From cloning to ATM passwords, learn how to save yourself from debit card frauds
The data breach that has led to an estimated 3.2 million debit cards getting compromised is only a small manifestation of a larger malaise called cyber crime. The breach occurred due to an introduction of malware in the network of a third-party payment processor.
Living in a digital world, we need to be aware of different types of cyber frauds and take steps to safeguard our financial well-being.
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Password theft: Today, people have apps on their mobiles for almost everything - buying vegetables or furniture, booking a taxi, stock trading or anything else. Given the large number of apps, many people keep the same password and e-mail id for convenience - a wrong move. "The level of security at all online websites is not uniformly good. While Google's site will be difficult to hack into, an online retail start-up may not have the same level of security. Stealing of passwords usually happens from websites that have a lower level of security," says Shomiron Das Gupta of NetMonastery, a threat management provider.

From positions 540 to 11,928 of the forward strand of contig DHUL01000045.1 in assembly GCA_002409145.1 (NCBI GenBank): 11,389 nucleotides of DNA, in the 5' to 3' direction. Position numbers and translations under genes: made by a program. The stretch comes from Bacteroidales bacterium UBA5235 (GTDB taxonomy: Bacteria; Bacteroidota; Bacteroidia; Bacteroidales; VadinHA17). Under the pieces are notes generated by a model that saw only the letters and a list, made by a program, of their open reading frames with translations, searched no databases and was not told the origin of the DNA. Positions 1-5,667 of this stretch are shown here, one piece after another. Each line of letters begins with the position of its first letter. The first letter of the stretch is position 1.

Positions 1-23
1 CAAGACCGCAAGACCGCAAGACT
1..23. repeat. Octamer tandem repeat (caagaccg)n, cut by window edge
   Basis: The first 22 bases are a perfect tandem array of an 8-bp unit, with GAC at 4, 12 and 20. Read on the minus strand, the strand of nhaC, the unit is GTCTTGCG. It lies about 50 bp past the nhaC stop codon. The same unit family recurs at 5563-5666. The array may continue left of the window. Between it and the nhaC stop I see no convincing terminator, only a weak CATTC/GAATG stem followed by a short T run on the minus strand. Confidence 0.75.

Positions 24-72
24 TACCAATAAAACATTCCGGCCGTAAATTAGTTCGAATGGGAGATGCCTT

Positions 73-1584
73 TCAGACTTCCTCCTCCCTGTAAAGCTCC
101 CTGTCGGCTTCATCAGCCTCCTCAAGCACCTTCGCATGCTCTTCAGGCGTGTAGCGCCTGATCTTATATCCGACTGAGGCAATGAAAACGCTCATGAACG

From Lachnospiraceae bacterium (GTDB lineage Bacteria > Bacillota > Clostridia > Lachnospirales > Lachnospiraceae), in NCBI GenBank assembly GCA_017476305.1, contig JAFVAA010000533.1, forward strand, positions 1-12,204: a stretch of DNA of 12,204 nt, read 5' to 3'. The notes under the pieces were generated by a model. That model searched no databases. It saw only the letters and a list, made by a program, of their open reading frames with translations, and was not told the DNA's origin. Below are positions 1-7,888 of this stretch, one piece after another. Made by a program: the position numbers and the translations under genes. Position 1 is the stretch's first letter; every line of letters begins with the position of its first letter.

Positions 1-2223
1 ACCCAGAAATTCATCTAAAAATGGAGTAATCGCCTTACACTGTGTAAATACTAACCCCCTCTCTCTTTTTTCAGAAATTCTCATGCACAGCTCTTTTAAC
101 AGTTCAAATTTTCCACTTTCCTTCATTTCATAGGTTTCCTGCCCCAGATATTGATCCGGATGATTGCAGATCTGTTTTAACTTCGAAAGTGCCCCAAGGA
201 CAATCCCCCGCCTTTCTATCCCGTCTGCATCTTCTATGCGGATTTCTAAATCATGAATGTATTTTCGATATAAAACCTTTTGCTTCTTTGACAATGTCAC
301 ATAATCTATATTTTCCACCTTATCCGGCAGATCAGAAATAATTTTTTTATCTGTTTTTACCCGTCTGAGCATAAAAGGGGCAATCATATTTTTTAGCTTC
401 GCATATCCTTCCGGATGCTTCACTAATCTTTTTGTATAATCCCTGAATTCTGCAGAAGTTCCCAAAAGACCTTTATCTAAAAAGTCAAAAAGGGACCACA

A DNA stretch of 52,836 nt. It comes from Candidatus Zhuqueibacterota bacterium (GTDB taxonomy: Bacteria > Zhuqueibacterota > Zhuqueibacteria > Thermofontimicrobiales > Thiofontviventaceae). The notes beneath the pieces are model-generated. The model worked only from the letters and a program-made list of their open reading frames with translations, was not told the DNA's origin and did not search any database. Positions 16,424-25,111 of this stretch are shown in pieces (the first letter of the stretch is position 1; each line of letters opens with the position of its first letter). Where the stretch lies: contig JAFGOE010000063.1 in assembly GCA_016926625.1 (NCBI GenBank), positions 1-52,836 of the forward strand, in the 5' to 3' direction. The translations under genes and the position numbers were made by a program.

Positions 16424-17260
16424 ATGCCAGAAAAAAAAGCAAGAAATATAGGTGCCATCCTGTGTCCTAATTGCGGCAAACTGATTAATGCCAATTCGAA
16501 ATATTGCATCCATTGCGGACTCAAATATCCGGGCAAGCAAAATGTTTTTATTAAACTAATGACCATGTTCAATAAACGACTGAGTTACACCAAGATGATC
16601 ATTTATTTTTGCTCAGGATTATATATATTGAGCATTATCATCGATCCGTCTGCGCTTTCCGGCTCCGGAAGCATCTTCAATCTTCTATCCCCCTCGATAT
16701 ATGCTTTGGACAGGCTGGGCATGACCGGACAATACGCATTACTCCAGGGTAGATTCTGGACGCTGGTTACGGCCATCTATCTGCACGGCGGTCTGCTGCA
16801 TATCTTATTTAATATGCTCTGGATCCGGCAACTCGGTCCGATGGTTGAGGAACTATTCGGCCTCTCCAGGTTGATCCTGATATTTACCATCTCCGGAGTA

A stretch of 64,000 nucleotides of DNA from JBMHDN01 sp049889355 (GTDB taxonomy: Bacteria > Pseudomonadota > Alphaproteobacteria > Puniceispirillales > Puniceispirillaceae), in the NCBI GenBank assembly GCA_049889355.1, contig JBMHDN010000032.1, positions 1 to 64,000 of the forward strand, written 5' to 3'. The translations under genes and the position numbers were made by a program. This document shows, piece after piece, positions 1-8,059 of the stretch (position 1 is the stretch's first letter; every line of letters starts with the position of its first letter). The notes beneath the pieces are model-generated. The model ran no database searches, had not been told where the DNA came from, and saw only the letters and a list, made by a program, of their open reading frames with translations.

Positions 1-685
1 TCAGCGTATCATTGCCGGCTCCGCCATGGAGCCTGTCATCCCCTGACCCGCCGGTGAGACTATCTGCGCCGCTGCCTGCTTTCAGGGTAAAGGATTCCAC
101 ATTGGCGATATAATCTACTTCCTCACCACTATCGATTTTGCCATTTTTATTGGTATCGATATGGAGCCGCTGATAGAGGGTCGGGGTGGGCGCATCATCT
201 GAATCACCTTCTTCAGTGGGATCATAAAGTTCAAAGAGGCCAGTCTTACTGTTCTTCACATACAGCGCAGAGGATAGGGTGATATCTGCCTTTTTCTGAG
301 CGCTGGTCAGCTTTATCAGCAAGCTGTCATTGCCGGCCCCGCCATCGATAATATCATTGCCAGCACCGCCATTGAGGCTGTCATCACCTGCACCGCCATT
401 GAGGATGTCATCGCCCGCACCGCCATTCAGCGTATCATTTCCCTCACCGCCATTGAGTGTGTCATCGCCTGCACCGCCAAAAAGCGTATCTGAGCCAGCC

Most use the same password at numerous websites. After hacking one weakly protected site, the hacker will have your user name, password and, in most cases, your email ID. He will then enter the other websites and misuse these. He could even send out mails from your email account and receive new passwords for other sites, thus blocking you out.
Precaution: Use a different password for each website. Most people find remembering numerous passwords impossible. Hence, you need to use a password manager. Install it on the browser or device. It will create unique, long and complex passwords for each website. It will also store them securely and auto-fill on all the websites you use. Some good password managers are Lastpass, 1password, Keypass and so on.
Cloning: An SMS that your debit or credit card has been swiped in Amsterdam while you were sleeping in Mumbai could happen because of cloning. This is one of the oldest tricks for stealing card information. The simplest form is when you hand over your card at a merchant establishment for payment. The person receiving the card uses a device (skimmer) that copies all the data on the card. Later, the data is transferred to a duplicate card and used.
Criminals also install skimmers on top of the card slot of ATM machines and fix a spy camera next to it. When a person inserts the card in the machine, it passes through the skimmer, it copies the card information, and the camera records the password.
Precaution: Check if the card accepting slot is shaky or loose. If it is, don't use it. If the machine swallows your card, block it immediately. Opt for a chip-based card, instead of one with a magnetic strip.
Use your hand to cover the keypad at an ATM when keying in the PIN. If the keypad is covered with any membrane that looks like a protective covering, avoid it, as it is meant to capture your keystrokes. "Never let your card out of your sight at a merchant establishment," says Sivarama Krishnan, leader-cyber security services, PwC India.